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Sword & trowel: On freedom

With the Fourth of July drawing near, Americans will soon be recognizing and celebrating the freedom we enjoy in this great land. We should, though, remind ourselves more often than one day a year at what a high price that freedom was won, and what we can do with it.

Like many of you, I cannot express enough appreciation or admiration for the men and women who have served in uniform. We the people of the United States are truly blessed to be connected to so many brave members of the military, both past and present. Countless soldiers, sailors, airmen, marines, coast guardsmen and others have given their lives to earn the freedom we enjoy.

On the Fourth of July and every day, these individuals, these heroes, deserve all the respect we can offer and more. The late University of Oklahoma professor and historian J. Rufus Fears often spoke of the remarkable legacy of heroes we have in America. He also said that what makes America truly a unique nation in that it is the only one founded on an idea; namely freedom.

In addition to the military, Dr. Fears attributed the people of faith to the advancement of freedom. He once said, “The Baptists were prime movers in the spread of liberty across our continent. Baptist preachers were some of the strongest speaking out in favor of the (War for Independence) and in preaching these virtues of liberty and country. The Founders also believed education was essential to freedom and students had to be educated for the responsibility of self-government, and that’s of course something we… forget today.”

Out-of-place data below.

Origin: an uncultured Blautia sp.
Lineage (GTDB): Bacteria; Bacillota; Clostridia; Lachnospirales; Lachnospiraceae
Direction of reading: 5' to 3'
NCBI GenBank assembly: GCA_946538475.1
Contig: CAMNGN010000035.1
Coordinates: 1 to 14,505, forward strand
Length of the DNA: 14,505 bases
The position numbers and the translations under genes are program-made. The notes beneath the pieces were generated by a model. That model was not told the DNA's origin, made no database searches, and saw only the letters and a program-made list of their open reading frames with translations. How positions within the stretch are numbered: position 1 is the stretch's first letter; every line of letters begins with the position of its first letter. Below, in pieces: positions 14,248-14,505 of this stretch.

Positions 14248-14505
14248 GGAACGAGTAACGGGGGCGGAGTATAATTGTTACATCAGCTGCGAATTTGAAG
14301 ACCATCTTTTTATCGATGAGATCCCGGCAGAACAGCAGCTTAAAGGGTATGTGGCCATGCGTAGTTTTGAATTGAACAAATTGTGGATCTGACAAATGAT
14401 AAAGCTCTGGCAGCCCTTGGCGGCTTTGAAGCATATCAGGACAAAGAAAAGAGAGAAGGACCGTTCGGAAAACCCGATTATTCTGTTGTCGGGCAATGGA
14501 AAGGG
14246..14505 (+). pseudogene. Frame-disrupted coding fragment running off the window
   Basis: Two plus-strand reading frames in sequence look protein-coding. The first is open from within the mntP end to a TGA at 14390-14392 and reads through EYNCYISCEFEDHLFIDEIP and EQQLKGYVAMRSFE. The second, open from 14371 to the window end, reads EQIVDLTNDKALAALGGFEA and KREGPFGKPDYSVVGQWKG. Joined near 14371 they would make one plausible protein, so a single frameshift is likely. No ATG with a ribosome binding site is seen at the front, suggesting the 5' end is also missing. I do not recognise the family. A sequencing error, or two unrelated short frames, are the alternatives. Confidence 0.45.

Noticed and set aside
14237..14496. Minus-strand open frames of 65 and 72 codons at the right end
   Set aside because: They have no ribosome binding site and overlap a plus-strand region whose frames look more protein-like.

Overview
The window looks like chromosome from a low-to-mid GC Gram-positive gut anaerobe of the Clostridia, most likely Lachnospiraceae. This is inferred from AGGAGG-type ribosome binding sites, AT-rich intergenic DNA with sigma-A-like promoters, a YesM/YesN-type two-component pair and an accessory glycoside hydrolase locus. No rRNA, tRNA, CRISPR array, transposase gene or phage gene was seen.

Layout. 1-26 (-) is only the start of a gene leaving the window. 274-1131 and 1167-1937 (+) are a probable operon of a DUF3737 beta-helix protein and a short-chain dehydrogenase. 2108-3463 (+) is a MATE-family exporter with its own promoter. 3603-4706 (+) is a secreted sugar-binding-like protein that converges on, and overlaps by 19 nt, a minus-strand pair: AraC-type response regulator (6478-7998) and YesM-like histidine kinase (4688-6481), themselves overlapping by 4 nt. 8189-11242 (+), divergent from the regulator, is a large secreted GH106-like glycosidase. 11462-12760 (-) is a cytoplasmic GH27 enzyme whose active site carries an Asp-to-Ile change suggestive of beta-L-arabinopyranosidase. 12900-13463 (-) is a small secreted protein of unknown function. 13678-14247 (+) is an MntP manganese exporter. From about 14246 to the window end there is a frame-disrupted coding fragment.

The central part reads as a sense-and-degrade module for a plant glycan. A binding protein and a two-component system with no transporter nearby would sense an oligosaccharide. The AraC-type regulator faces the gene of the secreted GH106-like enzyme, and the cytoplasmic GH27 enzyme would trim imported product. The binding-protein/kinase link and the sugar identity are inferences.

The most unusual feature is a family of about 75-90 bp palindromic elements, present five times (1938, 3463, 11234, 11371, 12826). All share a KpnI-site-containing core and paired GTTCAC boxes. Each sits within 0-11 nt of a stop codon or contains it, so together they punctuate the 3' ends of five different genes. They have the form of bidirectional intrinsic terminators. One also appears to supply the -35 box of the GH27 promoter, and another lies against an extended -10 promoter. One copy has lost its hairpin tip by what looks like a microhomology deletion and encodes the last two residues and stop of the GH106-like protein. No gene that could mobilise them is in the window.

He went on to say, “For every freedom, there’s a corresponding responsibility. We only want freedom. We don’t want responsibility.” Dr. Fears was exactly right. While we are quick to cherish and celebrate freedom, few can be found that will live out the responsibility that comes with it.

For example, in America, we have freedom of religion. We are able to gather for religious worship free of persecution. Yet many people, Christians included, have squandered that freedom and sought other pursuits. Many people in society now view Sunday like any other day, as opposed to a special day for worship. We thus waste our freedom of religion and worship.

In America, we also have freedom of speech. Yet too many of us also squander that freedom, by staying silent on some of the most key issues of the day, like protecting the vulnerable and those who cannot speak for themselves, like the unborn. Or perhaps worse, there are others who abuse freedom of speech, with vulgar or empty talk on social media.

As Christians, instead of wasting our hard-earned freedom, we can instead learn to embrace it as an opportunity to spread the Gospel and live in obedience to the commands of Christ.
Throughout history and around the world today, there are vast numbers of people living in captivity or oppression. While we do everything we can to spread freedom around the world to others, let’s find ways to exercise our freedom in America in wise ways.

This July 4, let’s harness the freedom we have for the glory of God, the spread of the Gospel and the betterment of our neighbors. Happy Independence Day!

Brian Hobbs

Author: Brian Hobbs

Brian is editor of The Baptist Messenger.

View more articles by Brian Hobbs.

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